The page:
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Toward Securing Sensor · PDF file Toward Securing Sensor Clouds Apu Kapadia, Steven Myers, XiaoFeng Wang and Geoffrey Fox ... we investigated I) techniques for detecting anoma-lous

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  • Toward Securing Sensor Clouds

    Apu Kapadia, Steven Myers, XiaoFeng Wang and Geoffrey Fox School of Informatics and Computing

    Indiana University, Bloomington {kapadia, samyers, xw7, gcf}@indiana.edu

    ABSTRACT

    We aim to secure smart sensor networks, where computa- tionally powerful sensing devices such as smartphones or cognitive radios interact with the cloud. In previous work, we have proposed a large-scale brokering framework, and we are researching several facets of securing sensors in the context of this framework. In this paper we discuss initial results for three portions of this effort, challenges that re- main for secure sensor networks, and specific directions we are currently pursuing. In particular, we discuss our work on (i) Sensor risk assessment, relating to the possession and environment of the smartphone sensors, (ii) New mal- ware threats and defenses installed on the sensor network proper, and (iii) Defense against the side-channel analysis on the Software-as-a-Service infrastructure.

    KEYWORDS: Sensor Network, Brokered Network, Se- curity, Wireless.

    1 INTRODUCTION With the increased pervasiveness of sensory devices for military and civilian uses comes the demand for effective processing of the large amounts of data they collect. This demand can only be met with the low-cost computing re- sources offered by today’s cloud computing systems. To- day’s cloud can already support data-intensive computing at a low cost: for example, a large-scale computing task can be accomplished on Amazon’s Elastic Compute Cloud (EC2) at an expense as low as 10 cents per CPU hour. So far little effort has been made in applying the ultra cost- effective cloud platform towards analyzing and managing sensor data. Recently, we have made the first step towards building a practical sensor cloud system [21]. Different from prior work on sensor networks [21], we assume that sensors communicate directly with a proxy or broker on a cloud. In our research, we consider a group of sen- sors organized as a hierarchical structure or some types of partitions, which communicate with their cloud proxies through wireless channels. The sensor platforms studied in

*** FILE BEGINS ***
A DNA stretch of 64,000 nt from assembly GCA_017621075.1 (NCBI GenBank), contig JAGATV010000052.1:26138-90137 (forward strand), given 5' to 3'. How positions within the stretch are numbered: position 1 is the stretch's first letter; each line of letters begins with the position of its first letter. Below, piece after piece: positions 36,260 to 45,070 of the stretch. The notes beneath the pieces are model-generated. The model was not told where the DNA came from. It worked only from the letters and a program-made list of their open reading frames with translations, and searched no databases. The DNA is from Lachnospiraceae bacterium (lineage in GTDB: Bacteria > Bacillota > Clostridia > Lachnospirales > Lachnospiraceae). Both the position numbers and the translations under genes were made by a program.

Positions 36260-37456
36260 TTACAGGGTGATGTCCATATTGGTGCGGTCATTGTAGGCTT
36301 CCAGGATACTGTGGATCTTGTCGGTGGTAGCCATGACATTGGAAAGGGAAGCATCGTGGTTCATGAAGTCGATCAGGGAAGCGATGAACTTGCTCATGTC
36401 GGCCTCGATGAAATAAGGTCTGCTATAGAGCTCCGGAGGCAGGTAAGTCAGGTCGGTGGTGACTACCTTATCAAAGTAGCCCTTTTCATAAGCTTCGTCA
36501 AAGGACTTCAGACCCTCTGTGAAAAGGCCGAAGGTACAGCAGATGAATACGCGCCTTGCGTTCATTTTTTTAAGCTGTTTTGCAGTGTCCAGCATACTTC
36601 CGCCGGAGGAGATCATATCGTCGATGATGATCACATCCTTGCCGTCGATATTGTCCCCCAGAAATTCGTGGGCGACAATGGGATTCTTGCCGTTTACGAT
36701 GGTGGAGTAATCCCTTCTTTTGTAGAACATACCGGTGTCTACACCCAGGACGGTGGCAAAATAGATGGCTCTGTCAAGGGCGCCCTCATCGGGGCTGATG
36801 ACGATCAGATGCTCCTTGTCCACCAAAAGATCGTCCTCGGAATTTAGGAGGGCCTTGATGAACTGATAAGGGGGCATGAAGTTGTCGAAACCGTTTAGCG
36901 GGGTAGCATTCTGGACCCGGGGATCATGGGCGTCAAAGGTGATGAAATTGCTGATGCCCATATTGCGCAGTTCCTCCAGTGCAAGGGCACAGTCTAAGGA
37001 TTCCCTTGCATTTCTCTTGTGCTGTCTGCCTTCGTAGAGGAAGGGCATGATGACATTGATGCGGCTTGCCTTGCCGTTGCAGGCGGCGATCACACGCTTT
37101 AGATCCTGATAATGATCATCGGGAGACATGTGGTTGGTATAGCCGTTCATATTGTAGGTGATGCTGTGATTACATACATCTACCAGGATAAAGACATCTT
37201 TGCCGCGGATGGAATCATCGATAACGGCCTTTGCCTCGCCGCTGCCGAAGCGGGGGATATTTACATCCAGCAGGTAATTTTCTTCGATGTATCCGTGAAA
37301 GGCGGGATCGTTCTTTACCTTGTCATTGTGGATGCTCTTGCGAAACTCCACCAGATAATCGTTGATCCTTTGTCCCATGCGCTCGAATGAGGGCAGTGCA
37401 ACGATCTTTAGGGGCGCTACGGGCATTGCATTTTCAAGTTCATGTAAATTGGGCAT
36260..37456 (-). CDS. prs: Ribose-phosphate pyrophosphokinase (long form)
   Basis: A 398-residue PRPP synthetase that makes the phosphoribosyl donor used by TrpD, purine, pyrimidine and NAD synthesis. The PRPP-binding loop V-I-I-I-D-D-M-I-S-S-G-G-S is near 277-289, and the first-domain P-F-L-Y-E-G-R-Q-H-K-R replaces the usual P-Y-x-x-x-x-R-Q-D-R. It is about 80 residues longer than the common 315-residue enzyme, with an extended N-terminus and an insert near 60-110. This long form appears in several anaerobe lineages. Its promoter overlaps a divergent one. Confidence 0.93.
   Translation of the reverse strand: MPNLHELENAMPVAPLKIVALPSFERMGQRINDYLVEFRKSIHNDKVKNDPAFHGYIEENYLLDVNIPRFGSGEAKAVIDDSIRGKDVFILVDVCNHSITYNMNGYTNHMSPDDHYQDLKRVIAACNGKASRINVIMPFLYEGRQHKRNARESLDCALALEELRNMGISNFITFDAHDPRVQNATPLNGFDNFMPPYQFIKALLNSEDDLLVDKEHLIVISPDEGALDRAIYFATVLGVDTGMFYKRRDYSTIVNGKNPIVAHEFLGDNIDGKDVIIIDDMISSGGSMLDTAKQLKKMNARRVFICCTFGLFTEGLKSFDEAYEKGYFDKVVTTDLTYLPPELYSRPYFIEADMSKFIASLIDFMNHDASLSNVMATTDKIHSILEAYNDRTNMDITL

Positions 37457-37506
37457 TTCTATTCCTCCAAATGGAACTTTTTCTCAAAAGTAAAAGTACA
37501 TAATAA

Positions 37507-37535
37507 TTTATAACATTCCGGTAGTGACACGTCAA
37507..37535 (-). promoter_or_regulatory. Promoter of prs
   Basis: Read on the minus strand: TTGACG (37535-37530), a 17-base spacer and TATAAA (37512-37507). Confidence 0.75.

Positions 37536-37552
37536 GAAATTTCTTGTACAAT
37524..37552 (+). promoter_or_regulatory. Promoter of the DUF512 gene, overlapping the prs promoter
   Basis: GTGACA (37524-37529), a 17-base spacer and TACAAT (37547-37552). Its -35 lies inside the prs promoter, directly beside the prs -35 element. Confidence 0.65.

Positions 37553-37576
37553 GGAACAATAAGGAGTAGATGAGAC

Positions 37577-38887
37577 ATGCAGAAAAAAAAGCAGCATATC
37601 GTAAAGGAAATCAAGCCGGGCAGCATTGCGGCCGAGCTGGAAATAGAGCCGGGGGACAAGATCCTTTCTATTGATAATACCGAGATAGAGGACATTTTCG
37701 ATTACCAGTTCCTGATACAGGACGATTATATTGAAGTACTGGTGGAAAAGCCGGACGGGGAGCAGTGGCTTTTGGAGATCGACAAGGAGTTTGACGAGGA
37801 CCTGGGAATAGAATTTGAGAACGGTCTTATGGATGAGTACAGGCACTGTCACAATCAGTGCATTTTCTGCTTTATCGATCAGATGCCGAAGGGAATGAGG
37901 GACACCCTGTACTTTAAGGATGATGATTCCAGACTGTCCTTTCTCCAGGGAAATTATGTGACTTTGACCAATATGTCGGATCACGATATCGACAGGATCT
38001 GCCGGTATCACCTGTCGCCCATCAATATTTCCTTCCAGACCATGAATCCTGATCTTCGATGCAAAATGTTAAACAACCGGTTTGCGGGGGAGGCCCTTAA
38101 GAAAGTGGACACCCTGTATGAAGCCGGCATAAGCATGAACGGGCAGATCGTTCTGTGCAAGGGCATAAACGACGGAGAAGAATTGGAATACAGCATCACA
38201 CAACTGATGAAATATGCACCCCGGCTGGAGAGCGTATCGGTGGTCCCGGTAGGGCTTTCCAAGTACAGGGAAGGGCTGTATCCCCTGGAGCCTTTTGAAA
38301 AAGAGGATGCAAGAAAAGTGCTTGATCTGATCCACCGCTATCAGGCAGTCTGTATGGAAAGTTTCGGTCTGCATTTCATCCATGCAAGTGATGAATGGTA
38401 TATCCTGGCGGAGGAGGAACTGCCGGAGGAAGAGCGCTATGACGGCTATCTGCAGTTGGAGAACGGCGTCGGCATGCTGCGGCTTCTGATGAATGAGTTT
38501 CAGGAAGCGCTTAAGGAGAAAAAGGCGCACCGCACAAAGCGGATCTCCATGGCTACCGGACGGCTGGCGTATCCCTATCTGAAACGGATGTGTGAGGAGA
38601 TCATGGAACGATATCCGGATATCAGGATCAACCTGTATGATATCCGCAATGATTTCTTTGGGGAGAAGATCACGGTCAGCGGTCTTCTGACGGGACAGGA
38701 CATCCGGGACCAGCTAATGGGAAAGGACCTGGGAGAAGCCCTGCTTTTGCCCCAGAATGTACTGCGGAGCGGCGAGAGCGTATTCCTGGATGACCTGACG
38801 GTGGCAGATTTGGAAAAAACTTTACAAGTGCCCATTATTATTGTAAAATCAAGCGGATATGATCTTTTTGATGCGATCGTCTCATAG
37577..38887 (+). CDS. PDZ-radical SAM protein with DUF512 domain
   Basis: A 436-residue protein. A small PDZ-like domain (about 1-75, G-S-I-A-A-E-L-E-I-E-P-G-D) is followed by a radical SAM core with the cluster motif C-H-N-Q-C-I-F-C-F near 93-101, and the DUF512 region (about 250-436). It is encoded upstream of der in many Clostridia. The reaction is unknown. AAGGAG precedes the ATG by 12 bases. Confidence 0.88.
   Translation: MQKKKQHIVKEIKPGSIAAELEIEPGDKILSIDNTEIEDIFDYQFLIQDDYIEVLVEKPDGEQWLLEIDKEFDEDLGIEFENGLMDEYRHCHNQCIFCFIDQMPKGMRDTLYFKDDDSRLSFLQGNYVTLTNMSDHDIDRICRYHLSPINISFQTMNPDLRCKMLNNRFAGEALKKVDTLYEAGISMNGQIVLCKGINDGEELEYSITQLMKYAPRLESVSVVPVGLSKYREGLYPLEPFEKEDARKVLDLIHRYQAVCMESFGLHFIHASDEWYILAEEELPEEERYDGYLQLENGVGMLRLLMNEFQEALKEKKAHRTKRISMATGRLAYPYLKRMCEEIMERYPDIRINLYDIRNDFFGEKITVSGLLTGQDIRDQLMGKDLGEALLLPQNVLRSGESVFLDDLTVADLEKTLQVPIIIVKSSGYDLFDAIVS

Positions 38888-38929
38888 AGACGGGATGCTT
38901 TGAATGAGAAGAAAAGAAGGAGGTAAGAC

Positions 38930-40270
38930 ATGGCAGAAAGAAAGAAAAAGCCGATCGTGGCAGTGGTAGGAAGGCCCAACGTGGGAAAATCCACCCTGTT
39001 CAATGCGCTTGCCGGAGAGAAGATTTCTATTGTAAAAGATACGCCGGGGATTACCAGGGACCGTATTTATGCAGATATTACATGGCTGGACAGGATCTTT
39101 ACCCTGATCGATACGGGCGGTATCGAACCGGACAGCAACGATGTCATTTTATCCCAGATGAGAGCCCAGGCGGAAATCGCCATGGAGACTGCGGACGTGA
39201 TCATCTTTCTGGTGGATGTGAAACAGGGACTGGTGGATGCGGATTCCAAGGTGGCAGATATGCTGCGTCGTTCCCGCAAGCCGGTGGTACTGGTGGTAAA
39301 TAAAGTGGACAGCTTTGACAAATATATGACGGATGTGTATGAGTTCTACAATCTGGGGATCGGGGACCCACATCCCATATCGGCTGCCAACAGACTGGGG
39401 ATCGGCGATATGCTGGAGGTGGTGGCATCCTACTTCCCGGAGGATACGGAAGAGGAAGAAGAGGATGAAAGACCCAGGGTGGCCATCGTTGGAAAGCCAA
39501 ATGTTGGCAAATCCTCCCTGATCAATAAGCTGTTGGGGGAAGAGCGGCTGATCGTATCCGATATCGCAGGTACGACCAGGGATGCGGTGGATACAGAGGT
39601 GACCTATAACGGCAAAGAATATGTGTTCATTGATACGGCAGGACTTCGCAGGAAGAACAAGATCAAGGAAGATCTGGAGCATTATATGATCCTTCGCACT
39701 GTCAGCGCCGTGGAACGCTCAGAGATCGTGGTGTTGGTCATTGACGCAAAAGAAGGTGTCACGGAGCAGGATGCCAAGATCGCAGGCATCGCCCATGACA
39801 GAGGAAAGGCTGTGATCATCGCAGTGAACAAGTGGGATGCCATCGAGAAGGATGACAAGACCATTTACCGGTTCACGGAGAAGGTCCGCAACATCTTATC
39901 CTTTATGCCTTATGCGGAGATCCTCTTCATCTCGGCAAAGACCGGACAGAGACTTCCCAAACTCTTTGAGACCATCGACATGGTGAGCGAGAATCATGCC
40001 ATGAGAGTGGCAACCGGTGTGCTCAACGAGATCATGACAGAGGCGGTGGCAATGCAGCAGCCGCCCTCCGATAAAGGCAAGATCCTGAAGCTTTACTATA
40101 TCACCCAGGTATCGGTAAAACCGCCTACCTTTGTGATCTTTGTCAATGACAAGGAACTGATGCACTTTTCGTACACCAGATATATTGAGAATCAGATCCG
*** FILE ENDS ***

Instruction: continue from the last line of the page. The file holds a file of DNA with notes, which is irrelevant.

our research are ones with multiple sensors that can each measure different properties of the environment. For ex- ample, we might have GPS for positioning, microphones for sound, laser-range finders for scanning surroundings, temperature indicators, wireless radios etc. We can imag- ine a host of different autonomous and manned devices that contain these sensors including vehicles, robots, smart-grid nodes, mobile computers, and smartphones. For each de- vice, we have a number of different sensors that can pro- vide different environmental readings on a near continuous basis, further these hosts all contain reasonable computa- tional power and power supplies for continuous function. Finally, they all have reliable cellular network conductivi- ties. We imagine that these hosts are continually collecting data from their environment, performing some level of data processing and publishing the outcomes to a cloud for fur- ther analysis or data storage. For the purposes of our stud- ies, we examine modern Android smartphones as exemplar hosts in our work.

    Figure 1, which has also been used in our prior paper [21], illustrates the structure of the system built in our research. A critical issue for this sensor-cloud computing environ- ment is security and privacy. In [21], we summarize the security and privacy challenges we face when building a trustworthy sensor-cloud system, which come from the fol- lowing perspectives: ∙ The environment in which sensors work can be compro- mised by the adversary. For example, the adversary can ar- tificially reduce or raise temperatures to cause the sensors to collect improper data. ∙ Individual sensors can be vulnerable to attacks. This can happen when the adversary has physical access to the sen- sors, or remote access through propagating malware. ∙ Information flows within the cloud can be intercepted and stolen or modified by compromised cloud nodes. ∙ The cloud client can be infected by malicious code im- planted by an adversary, which can lead to further security breaches within a sensor-cloud system. ∙ The communication channels between the sensors and the cloud, and between the client and the cloud are vulnerable